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How Much to Charge for Online Personal Training in 2024

How Much to Charge for Online Personal Training?

Online personal trainers can charge anywhere from $30-80 per virtual session to $100+ for monthly coaching. It mostly comes down to your coaching style, pricing structure, what extras you plan to offer, your business operating costs, and other important factors. Set an initial price to get feedback and adjust to turn a profit.

8 Questions to Ask Yourself When Pricing Your Online Personal Training Services

1. How will you coach people?

How you decide to conduct online training will impact your level of involvement and how much time you spend with each client.

Email + Downloadables

The most popular approach is a combination of email communication and downloadables for the client (spreadsheets, PDF files, and other helpful materials). Trainers establish communication rules with their clients and touch base once or twice weekly. 

This is perhaps the most hands-off approach for online fitness coaching. Clients are given a plan to work with but are free to make important decisions. Weekly or bi-weekly check-ins keep clients motivated and accountable. 

Video/Phone Calls

Coaching through video or phone calls is another option with benefits and drawbacks. A clear advantage is that communication happens quicker, and the coach can share more information with their client. The approach is also natural and mimics how a personal trainer interacts with clients in person. 

However, the approach still requires the coach to send clients a training plan and helpful materials to avoid miscommunication or confusion.

woman video chat

One-on-One Group Virtual Sessions

The third popular option is one-on-one group virtual sessions. One clear difference is that this approach is more time-consuming because the coach must spend 30, 45, or even 60+ minutes with each client several times weekly on top of any additional communication required.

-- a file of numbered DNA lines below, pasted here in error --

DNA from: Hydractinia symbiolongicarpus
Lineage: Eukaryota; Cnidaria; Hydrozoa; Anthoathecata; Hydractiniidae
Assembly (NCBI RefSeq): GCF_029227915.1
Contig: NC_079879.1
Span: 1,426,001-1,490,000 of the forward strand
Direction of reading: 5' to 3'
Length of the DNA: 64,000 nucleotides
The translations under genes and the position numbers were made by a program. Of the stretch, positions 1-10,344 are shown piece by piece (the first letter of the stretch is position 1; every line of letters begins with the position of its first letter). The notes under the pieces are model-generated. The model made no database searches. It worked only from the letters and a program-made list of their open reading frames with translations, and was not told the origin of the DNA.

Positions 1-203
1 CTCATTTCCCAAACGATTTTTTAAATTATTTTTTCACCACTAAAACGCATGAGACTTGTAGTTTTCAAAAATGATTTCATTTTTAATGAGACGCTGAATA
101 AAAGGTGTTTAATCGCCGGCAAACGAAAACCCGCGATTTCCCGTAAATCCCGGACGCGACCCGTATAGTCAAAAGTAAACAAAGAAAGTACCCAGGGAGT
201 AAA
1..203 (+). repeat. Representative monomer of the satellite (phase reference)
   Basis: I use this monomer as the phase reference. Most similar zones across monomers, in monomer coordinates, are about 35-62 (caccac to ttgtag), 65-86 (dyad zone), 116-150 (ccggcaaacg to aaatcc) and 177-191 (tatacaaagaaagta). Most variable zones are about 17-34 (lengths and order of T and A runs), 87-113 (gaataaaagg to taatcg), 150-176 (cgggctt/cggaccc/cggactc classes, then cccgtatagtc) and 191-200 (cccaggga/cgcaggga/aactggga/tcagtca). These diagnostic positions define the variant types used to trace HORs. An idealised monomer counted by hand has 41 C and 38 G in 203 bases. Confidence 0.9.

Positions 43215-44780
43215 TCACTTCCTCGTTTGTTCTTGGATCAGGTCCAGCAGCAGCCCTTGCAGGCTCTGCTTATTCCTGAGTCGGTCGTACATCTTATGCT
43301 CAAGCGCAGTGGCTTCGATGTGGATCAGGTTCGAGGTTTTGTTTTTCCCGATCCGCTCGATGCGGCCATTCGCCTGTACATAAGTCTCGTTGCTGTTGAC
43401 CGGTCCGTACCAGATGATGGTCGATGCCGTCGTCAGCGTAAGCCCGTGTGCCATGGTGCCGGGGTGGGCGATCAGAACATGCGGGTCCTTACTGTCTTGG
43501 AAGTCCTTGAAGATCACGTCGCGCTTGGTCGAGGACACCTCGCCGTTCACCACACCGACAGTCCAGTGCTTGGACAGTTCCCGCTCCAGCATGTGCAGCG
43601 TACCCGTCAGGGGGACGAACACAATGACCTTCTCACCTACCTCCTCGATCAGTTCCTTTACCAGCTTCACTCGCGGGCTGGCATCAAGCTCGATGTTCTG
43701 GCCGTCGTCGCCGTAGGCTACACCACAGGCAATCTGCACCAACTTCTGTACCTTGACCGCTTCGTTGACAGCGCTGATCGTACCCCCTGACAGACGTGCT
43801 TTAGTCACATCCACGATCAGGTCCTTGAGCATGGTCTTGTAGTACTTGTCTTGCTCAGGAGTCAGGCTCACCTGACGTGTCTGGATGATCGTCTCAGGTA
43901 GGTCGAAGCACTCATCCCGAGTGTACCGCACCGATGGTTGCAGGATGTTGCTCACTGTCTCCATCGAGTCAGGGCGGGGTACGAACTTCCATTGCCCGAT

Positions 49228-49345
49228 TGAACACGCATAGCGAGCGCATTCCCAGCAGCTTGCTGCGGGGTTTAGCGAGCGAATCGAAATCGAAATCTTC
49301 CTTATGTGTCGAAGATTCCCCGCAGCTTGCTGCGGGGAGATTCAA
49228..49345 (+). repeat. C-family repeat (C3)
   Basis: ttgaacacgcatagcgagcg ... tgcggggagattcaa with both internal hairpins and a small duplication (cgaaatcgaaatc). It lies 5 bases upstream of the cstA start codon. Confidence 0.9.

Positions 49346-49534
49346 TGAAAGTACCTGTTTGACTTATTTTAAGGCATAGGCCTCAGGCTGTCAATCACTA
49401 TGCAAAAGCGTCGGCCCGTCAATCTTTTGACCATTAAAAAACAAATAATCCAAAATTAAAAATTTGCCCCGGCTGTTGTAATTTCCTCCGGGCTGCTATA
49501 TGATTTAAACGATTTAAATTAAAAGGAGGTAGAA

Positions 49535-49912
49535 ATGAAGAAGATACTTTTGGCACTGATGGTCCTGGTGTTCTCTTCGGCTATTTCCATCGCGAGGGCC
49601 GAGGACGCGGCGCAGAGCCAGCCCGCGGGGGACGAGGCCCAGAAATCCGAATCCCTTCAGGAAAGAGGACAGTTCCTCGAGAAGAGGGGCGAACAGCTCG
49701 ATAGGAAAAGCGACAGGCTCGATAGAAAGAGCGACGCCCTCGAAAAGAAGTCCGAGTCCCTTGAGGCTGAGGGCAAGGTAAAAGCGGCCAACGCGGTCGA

This option mimics in-person training because the coach can closely monitor each client, provide helpful feedback during exercise, and guide them through each workout. Virtual sessions are likely the best option when doing online coaching for beginners.

A Combination of the Above

Some coaches may decide to conduct their online personal training business through a combination of these tactics. For instance, there could be some communication through email or calls, sending helpful materials and training plans to each client, and coaching them through each session on video.

Take action: Decide how you would prefer to coach people online. Make sure the method makes sense for the type of client you want to attract, their goals, and your unique strengths.

2. What pricing structure will you use?

Once you have a clear idea of how you’d like to coach people online, it’s important to decide on the pricing structure. The good news is that you can pick from multiple options, some more suited for one personal training style over another.

For instance, an hourly rate might make the most sense if you want to offer virtual personal training sessions. Clients can commit to a specific number of sessions and get a discount. For instance, you can give clients a free session if they purchase ten at a time.